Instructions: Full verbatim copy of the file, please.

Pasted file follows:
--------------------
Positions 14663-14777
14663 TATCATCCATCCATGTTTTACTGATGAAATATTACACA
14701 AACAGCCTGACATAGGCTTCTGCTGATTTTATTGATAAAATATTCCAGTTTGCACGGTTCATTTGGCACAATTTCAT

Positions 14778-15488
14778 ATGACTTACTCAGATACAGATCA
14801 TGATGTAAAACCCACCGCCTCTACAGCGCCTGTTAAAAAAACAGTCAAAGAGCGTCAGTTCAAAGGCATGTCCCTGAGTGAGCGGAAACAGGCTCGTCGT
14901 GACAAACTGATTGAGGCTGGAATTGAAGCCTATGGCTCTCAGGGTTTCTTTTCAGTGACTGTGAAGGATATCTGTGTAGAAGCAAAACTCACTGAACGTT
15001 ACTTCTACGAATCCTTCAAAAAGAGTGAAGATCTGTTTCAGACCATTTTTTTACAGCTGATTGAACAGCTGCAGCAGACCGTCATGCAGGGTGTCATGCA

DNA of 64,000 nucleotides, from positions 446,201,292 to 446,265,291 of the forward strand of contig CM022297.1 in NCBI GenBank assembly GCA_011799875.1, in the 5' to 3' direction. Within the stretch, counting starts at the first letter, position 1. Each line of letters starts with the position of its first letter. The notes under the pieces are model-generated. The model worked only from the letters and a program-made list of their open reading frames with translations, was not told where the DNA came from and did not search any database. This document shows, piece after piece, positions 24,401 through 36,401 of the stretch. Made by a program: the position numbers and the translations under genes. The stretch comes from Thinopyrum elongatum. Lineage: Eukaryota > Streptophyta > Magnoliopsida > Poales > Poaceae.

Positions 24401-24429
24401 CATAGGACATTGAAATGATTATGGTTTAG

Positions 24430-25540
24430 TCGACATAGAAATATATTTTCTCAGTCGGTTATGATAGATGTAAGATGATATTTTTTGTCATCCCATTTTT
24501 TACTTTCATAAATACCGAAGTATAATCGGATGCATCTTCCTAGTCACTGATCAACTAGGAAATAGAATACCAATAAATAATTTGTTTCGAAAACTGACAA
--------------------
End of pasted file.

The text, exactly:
Positions 14663-14777
14663 TATCATCCATCCATGTTTTACTGATGAAATATTACACA
14701 AACAGCCTGACATAGGCTTCTGCTGATTTTATTGATAAAATATTCCAGTTTGCACGGTTCATTTGGCACAATTTCAT

Positions 14778-15488
14778 ATGACTTACTCAGATACAGATCA
14801 TGATGTAAAACCCACCGCCTCTACAGCGCCTGTTAAAAAAACAGTCAAAGAGCGTCAGTTCAAAGGCATGTCCCTGAGTGAGCGGAAACAGGCTCGTCGT
14901 GACAAACTGATTGAGGCTGGAATTGAAGCCTATGGCTCTCAGGGTTTCTTTTCAGTGACTGTGAAGGATATCTGTGTAGAAGCAAAACTCACTGAACGTT
15001 ACTTCTACGAATCCTTCAAAAAGAGTGAAGATCTGTTTCAGACCATTTTTTTACAGCTGATTGAACAGCTGCAGCAGACCGTCATGCAGGGTGTCATGCA

DNA of 64,000 nucleotides, from positions 446,201,292 to 446,265,291 of the forward strand of contig CM022297.1 in NCBI GenBank assembly GCA_011799875.1, in the 5' to 3' direction. Within the stretch, counting starts at the first letter, position 1. Each line of letters starts with the position of its first letter. The notes under the pieces are model-generated. The model worked only from the letters and a program-made list of their open reading frames with translations, was not told where the DNA came from and did not search any database. This document shows, piece after piece, positions 24,401 through 36,401 of the stretch. Made by a program: the position numbers and the translations under genes. The stretch comes from Thinopyrum elongatum. Lineage: Eukaryota > Streptophyta > Magnoliopsida > Poales > Poaceae.

Positions 24401-24429
24401 CATAGGACATTGAAATGATTATGGTTTAG

Positions 24430-25540
24430 TCGACATAGAAATATATTTTCTCAGTCGGTTATGATAGATGTAAGATGATATTTTTTGTCATCCCATTTTT
24501 TACTTTCATAAATACCGAAGTATAATCGGATGCATCTTCCTAGTCACTGATCAACTAGGAAATAGAATACCAATAAATAATTTGTTTCGAAAACTGACAA